DAVIS — When it comes to make-believe sword fights and saving damsels in distress, most 10-year-olds make do with self-built cardboard castles.
Mickey Shackelford didn't have to.
For most of his childhood, the Davis native had a playground of creeks, waterfalls, swimming holes — and an abandoned stone castle nestled right in the heart of the Arbuckle Mountains in south-central Oklahoma.
Known as Collings Castle, the striking fort-like structure and its maze of rooms made it perfect for hide-and-seek.
“I remember someone hiding in the fireplace ... a dirty place to hide,” said Shackelford, who with his younger brother used to sneak into the castle grounds. “There probably was a sign that said ‘Private Property,' but we pretended to not see ... or understand.”
Today, children and families still can be seen exploring the dark tunnel like doorways and peeking from the castle's decrepit stone walls, much of which now is covered with graffiti.
It's hard to miss the imposing ruins as one walks along the creek from the parking area at Turner Falls Park to the famed falls itself.
The gray stone walls lining the foot path are the first hints something mysterious is lurking nearby. Past a pile of crumbled stones, a staircase appears. At its end, the imposing stone walls rise up from the dense cover of trees.
“Pass the castle, then you hear the falls. It's like there's somebody calling out to you,” said Shackelford, now 55. “It was fascinating. It was huge. It was bigger than life then.”
It's perhaps the same allure that continues to attract throngs of curious visitors. Yet, plans to restore the dilapidated castle constantly have been shelved due to a lack of funding.
“We had too many projects this winter. And, so we had to cut some of them, and that was just one,” said Turner Falls Park manager Tom Graham.
The park draws some 250,000 visitors each year. Funding this year went for a new slide, expanding a swimming area and other park and camp site improvements.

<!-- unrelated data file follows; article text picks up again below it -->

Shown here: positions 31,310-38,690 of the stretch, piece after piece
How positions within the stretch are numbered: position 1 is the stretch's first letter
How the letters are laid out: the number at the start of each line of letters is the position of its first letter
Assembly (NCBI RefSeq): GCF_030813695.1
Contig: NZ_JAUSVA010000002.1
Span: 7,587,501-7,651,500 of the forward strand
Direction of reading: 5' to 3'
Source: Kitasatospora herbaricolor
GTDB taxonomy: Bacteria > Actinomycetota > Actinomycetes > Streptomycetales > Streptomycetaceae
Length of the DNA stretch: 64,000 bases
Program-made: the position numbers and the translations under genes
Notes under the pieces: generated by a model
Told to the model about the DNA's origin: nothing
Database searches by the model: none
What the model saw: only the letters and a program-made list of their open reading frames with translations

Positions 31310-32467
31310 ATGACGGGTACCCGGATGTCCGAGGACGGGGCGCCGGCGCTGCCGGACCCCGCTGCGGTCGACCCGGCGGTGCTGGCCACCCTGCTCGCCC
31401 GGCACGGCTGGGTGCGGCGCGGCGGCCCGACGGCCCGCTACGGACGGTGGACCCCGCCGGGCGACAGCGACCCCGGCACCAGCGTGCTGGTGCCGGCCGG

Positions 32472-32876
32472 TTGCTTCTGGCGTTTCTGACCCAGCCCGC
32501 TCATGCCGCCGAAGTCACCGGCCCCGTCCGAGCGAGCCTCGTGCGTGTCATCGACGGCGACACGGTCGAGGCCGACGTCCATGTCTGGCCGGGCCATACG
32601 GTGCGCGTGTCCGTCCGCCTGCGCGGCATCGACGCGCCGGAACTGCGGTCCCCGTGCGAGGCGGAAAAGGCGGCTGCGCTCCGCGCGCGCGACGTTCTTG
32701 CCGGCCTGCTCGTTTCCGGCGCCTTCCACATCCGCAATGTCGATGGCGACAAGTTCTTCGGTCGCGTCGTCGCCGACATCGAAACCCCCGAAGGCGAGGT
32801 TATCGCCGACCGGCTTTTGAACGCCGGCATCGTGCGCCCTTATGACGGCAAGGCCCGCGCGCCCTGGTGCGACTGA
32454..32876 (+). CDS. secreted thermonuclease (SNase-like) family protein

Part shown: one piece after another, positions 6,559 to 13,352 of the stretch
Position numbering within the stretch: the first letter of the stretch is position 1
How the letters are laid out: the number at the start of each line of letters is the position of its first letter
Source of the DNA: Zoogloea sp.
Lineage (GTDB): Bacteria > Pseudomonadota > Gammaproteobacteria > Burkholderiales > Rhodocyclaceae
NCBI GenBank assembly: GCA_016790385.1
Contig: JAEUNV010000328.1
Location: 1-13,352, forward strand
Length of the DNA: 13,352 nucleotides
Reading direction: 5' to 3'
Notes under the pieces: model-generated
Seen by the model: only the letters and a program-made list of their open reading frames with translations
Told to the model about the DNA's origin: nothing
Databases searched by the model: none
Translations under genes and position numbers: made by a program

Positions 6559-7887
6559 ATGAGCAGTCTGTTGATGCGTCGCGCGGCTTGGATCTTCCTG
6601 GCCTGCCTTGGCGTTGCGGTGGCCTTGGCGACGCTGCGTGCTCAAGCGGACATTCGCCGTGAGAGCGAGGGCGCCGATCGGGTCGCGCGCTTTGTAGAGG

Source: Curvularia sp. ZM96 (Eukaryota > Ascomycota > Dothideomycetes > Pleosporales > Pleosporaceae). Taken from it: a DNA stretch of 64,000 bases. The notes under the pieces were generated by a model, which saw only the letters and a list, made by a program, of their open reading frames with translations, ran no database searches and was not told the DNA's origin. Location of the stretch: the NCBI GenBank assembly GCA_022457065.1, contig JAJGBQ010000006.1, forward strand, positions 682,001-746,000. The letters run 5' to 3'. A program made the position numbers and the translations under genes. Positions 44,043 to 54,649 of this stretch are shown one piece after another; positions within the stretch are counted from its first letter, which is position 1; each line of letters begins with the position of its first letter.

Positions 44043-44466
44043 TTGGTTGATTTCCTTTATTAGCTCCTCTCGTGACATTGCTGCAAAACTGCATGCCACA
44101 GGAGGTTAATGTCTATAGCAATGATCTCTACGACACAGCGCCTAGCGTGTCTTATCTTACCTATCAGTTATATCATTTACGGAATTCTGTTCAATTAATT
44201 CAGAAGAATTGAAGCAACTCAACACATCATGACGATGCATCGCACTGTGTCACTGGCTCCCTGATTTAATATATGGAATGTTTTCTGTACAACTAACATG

BUILT FOR SUMMER DAYS
Once described by a local newspaper as Davis' own “Camelot,” the castle was built in the 1930s. It became part of the estate of the late Ellsworth Collings — an author who was also dean of the University of Oklahoma's education department nearly 20 years.
The castle covered less than an acre and included a main house with three rooms and two living areas with fireplaces, one ornately embellished with deep rust-colored rose rocks.
Within the compound were also two bunk houses and two “outhouses.” From the main building, a steep stairway of about a hundred steps led to a stable area that served as a garage in later years, according to a document at Davis City Hall.
Its rooms, modest in size, had ceilings no higher than an average person. Connecting them were dark and closet-like tunnels. In the main living hall, a steep spiral stairway led to another floor of rooms, and then farther up into a claustrophobic overlook tower that carries the castle's signature slim and narrow windows.
“There are some beautiful views looking out the windows. You can see why they built it where they did — overlooking the creek,” Shackelford said.
There are few written records that explain why the Collingses built the castle. But, 80-year-old relative Betty Geis said, “Mr. and Mrs. Collings had friends ... at OU that owned cabins and property next to it, and that's why they bought in that area.”
Geis moved into the Collings estate when she married the couple's grandson, Ronald E. “Bill” Geis, in 1951. She lived in one of the nearby cabins while her husband served in the Korean War.
“My husband used to know how many stairs there were because when he was learning to walk, he was jumping up and down, and he would count them going up,” Geis chuckled as she recalled. “It was a fun place.”
The Collingses often held social gatherings during summer weekends at the castle's outdoor patio.
“Mrs. Collings was great ... everybody's grandma,” Geis said. “She would bake angel food cakes and pies, and they would have barbecue outside.”
Inside, the affable Ellsworth Collings showed off his passion for Western art and ranching displaying ornamental longhorns and a fraction of his massive collection of Western paintings. On the floor, Navajo blankets were laid out as rugs.
“I remember they had a couch that was formed by Texas longhorns,” said Geis.
Collings' passion for ranching was not confined to the castle. He also had a larger cabin nearby that served as a “museum” where he collected artifacts such as spurs, branding irons and miniature saddles, Geis said. Today, much of his collection is displayed at the National Cowboy & Western Heritage Museum in Oklahoma City and the Woolaroc Musuem in Bartlesville.
So avid was Collings about all-things ranching, the castle was believed to be only part of a bigger dude ranch that he had in mind, park manager Graham said, but “because of the Depression and the economy in the '30s, it never came about.”
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